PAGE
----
AnandTech, you first need to wade through the users posting comments and do some research on past "input". Half of the users complaining and calling your credibility into question have no credibility to begin with! I swear there were a ton of new users that we have never heard from before. Seriously, do a Google on the most vocal user names and this site. Here are the nay-sayers posting on this article's comments; most of the others (i.e. 7Enigma in particular) are mostly interested in the bottom line rather than fanboy rage. So, here's a Google of site:www.anandtech.com {username}.

    AnandThenMan: almost never a nice thing to say, and definitely anti-Nvidia. Vote: AMD fanboy
    vedye: Never posted before GTX 460 and anti-Nvidia. Vote: AMD fanboy
    spigzone: Off and on poster over time, but EXTREMELY vocal on the 460 FTW issues. Definitely a squeaky wheel, but only represents ONE person.
    Ramon Zarat: Past posting history indicate strong AMD/ATI preference. Vote: AMD fanboy

    If you were to wade through the mass of posts on the two 6800 articles and eliminate flame wars, trolling, etc. you probably only get about 10% of the posts, and they're still a minority.

    I'd say the vase majority of us simply want more data. Had you overclocked a 6850 in the initial review, there would have been nothing to stand on. Maybe a simple statement of, "Time constraints (and lack of a retail card) led us to running stock settings; we'll be back next week with more data on 6850 overclocking." What's really stupid is that the conclusion wasn't even in favor of the GTX 460. All it said was, "yes, an overclocked 460 can do quite well, but it draws more power and costs more so it's not really desirable."

    This is making mountains out of mole hills and then some. Move along, nothing to see here people. AMD and NVIDIA both compete fairly well. AMD has a better midrange part right now, but NVIDIA has faster parts if you're willing to pay the price and power. Two years ago it was all NVIDIA, and back in the 9800 days it was all ATI.
    Reply
  • Galid - Tuesday, November 9, 2010 - link

    I still love the fanboys debating for some more performance there and a little less there. Trading blows for some more peanuts on a side and you trow in a 5-10$ difference then light they'll bring wood and burn someone on a stake.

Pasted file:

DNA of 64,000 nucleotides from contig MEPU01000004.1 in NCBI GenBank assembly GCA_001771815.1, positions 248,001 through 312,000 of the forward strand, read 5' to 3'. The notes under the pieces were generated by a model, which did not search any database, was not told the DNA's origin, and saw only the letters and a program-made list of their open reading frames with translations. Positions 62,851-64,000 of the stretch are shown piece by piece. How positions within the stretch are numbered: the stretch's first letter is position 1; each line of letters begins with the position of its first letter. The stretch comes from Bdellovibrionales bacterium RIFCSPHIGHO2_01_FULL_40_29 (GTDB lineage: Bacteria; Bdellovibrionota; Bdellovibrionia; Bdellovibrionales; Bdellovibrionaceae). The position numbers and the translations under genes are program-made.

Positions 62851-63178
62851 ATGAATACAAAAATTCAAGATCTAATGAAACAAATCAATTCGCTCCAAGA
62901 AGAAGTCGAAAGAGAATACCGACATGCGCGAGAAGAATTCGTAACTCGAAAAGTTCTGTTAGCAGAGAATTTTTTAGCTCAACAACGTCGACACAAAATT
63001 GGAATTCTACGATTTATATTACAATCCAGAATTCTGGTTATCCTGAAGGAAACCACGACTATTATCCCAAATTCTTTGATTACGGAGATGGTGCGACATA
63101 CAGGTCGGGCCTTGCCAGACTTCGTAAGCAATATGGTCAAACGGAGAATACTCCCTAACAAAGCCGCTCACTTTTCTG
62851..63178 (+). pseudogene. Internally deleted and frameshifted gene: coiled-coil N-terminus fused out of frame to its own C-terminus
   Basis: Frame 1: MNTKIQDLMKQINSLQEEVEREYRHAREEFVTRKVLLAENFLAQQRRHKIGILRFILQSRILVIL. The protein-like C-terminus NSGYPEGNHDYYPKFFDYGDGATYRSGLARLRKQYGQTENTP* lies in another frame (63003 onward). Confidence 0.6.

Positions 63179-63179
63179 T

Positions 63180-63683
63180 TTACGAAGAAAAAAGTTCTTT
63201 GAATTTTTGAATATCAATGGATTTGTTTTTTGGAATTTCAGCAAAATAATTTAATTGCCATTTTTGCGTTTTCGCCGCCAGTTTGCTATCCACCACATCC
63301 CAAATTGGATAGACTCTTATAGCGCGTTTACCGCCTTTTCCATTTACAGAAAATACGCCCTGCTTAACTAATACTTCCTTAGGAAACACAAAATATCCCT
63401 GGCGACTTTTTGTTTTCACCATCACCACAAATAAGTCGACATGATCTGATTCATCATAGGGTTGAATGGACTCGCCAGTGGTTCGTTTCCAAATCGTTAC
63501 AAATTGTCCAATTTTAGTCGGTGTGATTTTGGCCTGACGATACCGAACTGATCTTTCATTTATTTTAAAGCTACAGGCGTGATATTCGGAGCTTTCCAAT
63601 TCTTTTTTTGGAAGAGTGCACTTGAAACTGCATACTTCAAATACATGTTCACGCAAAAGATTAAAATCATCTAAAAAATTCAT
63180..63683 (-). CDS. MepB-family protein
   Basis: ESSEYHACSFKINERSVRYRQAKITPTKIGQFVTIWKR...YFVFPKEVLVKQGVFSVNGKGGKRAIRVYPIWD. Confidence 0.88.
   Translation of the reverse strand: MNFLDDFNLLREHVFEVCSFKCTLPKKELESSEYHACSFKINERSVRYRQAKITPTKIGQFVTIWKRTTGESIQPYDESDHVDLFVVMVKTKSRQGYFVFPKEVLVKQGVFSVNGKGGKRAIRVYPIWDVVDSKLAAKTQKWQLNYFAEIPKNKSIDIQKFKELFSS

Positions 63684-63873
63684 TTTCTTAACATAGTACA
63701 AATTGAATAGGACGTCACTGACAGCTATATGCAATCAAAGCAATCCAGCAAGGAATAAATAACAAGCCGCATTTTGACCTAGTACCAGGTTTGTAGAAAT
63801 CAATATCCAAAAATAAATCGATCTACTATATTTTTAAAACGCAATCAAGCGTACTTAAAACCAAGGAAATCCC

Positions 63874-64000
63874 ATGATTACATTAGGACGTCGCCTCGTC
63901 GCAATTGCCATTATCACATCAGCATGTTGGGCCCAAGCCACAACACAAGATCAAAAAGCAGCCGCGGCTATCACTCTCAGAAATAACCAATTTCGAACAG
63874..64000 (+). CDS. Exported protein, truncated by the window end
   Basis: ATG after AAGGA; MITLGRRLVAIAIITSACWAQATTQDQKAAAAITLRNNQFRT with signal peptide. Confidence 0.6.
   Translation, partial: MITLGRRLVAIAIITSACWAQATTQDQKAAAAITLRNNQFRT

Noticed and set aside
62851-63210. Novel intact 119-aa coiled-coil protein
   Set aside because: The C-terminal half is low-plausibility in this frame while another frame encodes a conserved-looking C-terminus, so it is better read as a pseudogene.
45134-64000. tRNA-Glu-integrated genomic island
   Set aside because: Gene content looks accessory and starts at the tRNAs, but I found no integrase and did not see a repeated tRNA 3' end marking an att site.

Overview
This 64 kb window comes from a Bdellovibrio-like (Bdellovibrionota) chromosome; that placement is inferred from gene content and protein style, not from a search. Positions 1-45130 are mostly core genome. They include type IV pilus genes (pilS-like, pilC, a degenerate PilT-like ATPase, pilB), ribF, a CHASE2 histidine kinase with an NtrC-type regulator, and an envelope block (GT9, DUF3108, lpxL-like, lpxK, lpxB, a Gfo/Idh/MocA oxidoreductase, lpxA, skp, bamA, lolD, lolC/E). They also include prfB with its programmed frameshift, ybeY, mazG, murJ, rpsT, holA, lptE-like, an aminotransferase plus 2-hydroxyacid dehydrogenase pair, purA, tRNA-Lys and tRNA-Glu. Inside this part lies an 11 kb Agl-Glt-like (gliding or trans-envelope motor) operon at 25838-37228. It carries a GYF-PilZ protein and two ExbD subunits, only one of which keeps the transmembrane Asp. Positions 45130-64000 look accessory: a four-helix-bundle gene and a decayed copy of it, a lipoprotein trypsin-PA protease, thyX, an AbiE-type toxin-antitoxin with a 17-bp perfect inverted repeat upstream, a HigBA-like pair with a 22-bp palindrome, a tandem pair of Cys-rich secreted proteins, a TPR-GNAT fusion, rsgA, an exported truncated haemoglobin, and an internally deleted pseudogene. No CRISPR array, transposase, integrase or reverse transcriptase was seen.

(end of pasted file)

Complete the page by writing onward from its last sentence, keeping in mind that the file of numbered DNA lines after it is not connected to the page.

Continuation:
And when there's not enough difference to speak of then they throw in driver issues and such not so credible arguments. Or how they toasted every card they bought from the other competitor which is actually run by a subsidiary of the devil himself.

    Always making my day when I see a new article about video card I jump right to the bottom and read the comments! :D
    Reply
  • GeorgeH - Monday, November 8, 2010 - link

    HULK SMASH!! LOUD NOISES!! FANBOY RAAAAAAAAAAAAAAGE!! ;)

    More seriously, an OC 460 is a little faster than a stock 6870. An OC 6850 is (very surprisingly) almost the same. At $180 for a 6850 vs $190 for a 460 1GB (current Newegg prices), the 6850 wins - although with such a tiny price and performance differential means it really boils down to color preference: do you like red or green? Competition FTW.

    "Kicking to the curb" is over the top, but if it keeps the I❤AMD crowd from throwing another tantrum I'm cool with it.
    Reply
  • CeriseCogburn - Thursday, August 23, 2012 - link

    Oh, 6850 compute performance fail. Now it matters say the amd fans - so hope they didn't do the stupid and get the 6850. Reply
  • Ryan Smith - Monday, November 8, 2010 - link

    It was made abundantly clear to us in the comments in our follow-up piece and in emails to us that you guys disapproved of our inclusion of non-reference cards in articles. As we strive to reflect the needs and wants of you, our reader, we have taken your advice to heart. You will not be seeing the FTW or similar cards in any articles besides their associated roundups. As such articles like this will focus solely on the series being reviewed, and will not contain results from overclocked or otherwise non-reference cards that are not among the cards being reviewed. Reply
  • mac2j - Monday, November 8, 2010 - link

    It was more about comparing: Reference vs Reference, OC vs OC

    Though I agree the best place for the 460 FTW is in a 6970 OC comparison article not a 6950 one.

    As for this article "MSI R6850 OC is just all-around worse" makes no sense to me - as someone who doesn't care about noise and doesn't know a single person that really does in that kind of range ... of all these cards I would buy the MSI as it has by far the best price to performance.

    I mean it's the only card that outperforms the 5850 and even, in a couple cases, the 6970 ... that's more performance for ~$50 less with similar noise... so calling it "all-around worse" is just crazy talk.... crazy talk man
    Reply
  • Targon - Monday, November 8, 2010 - link

    You mean 6870, right? The 6950 and 6970 have yet to be reviewed, at least in public, and we don't have any release date for the new high end parts, which will finally allow the 5870 to fade away as the top single-GPU cards from AMD. Reply
  • mac2j - Monday, November 8, 2010 - link

    Ugh yea 68XX not 69XX ... been reading too many Cayman preview articles - sorry. Reply